Shiela plays the IAS fiddle

Shiela plays the IAS fiddle
Delhi is in election mode this year. So, it is a year for appeasement of all, especially the transport lobby. The power that this lobby wields becomes evident if one looks at the speed (sic) with which it was able to trace the bus involved in the infamous Delhi gang rape case, where all it had to do was to scan the Delhi Police hafta (weekly) collection dairy. For any official applying the brakes to what this lobby does not like, a ‘free’ ride to another office is almost assured. Transport Commissioner Rajendra Kumar, 1989 batch AGMUT cadre, was appointed just three months back. He had been in the good books of the Government as he had served as Secretary, Education and Power, and was instrumental in implementing VAT. When he took office, he made it clear that all private bus operators and three wheelers must install high security number plates. Caught in the wrong lane, the transport lobby, especially a contractor working in the transport fitness centre at Burari, started exerting pressure to move Kumar out and their efforts paid off. There’s more. The Secretary, Civil Supplies, was transferred within a month after he tried to stop the Rs 100-crore blackmarket of gas cylinders. Again, the lobby around Shiela Dixit was successful in ensuring the transfer of Rakesh Bihari, Chairman DSIDC. As Chairman, he wanted all files to be routed through his office, but for the ‘string-pullers’, this was a ‘no, no’. So instead of files moving into his office, Bihari saw himself moving out. His successor, Amit Yadav, a ‘91 batch IAS officer is known to have close ties with the CM’s office. Importantly, his wife Devashree is heading the DJB where the PPP model is being implemented at a fast pace. Bihari had been appointed as DSIDC Chairman in what was seen as a peace-keeping gesture. Earlier, Bihari had threatened to move CAT if he was not appointed Chief Secretary. But, the moment the Government had its own Chief Secretary in place, Bihari was shunted out. g…Read More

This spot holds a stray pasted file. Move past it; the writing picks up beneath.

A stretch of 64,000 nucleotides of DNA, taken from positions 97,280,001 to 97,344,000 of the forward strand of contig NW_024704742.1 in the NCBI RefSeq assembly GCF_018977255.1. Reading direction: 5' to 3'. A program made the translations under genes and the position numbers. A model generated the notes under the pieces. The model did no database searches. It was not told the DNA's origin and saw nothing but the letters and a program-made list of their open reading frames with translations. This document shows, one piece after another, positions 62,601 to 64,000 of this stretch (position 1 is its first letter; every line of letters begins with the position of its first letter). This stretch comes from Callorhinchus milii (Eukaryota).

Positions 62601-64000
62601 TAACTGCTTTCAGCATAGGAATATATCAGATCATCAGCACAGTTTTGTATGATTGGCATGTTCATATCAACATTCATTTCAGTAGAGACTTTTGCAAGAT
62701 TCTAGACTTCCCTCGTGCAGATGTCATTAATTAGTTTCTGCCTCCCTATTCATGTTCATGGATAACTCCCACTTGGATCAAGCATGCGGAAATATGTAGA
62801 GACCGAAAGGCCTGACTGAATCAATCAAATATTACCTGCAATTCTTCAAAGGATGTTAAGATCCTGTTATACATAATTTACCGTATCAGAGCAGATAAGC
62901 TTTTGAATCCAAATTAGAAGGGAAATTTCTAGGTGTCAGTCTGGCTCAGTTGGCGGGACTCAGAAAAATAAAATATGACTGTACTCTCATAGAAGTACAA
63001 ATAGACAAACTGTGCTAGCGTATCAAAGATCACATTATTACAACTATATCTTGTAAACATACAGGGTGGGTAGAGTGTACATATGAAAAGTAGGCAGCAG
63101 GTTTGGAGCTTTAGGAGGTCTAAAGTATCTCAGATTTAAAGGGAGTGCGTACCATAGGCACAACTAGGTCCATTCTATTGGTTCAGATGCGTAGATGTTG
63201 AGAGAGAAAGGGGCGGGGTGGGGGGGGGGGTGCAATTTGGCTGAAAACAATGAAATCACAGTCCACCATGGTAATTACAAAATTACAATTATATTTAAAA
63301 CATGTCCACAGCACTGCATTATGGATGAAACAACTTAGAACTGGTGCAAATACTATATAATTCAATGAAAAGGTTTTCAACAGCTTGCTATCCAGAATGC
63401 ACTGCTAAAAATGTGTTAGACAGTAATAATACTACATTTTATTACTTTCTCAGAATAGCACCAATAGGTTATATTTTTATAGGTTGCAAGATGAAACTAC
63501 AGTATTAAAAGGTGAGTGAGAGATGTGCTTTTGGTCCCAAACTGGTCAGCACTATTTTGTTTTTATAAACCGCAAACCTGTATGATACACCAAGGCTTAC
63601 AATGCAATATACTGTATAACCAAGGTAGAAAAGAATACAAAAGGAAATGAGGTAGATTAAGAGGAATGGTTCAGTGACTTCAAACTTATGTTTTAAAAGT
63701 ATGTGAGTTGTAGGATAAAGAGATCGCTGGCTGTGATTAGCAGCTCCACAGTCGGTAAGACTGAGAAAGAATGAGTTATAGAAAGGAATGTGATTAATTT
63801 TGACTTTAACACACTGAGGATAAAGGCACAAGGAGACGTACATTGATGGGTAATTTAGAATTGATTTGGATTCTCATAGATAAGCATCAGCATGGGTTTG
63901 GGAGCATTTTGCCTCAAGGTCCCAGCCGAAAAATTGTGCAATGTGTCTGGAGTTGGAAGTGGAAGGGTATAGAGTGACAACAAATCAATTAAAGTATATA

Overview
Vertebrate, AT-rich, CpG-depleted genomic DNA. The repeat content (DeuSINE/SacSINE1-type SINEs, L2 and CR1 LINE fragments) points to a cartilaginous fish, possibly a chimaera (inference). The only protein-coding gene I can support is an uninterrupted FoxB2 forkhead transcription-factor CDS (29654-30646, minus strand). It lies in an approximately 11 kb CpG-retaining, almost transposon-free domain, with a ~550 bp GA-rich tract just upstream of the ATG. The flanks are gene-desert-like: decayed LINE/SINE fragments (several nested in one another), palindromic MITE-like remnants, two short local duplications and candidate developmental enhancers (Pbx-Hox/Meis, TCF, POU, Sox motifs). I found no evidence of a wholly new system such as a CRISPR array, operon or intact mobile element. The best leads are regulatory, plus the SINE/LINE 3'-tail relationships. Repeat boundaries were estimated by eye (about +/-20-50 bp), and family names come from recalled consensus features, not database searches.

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gfiles is the country's first independent magazine written, designed and produced for India's civil services—the vast and formidable network of bureaucracies and public sector organisations that provides continuity and stability to this nation's governance.
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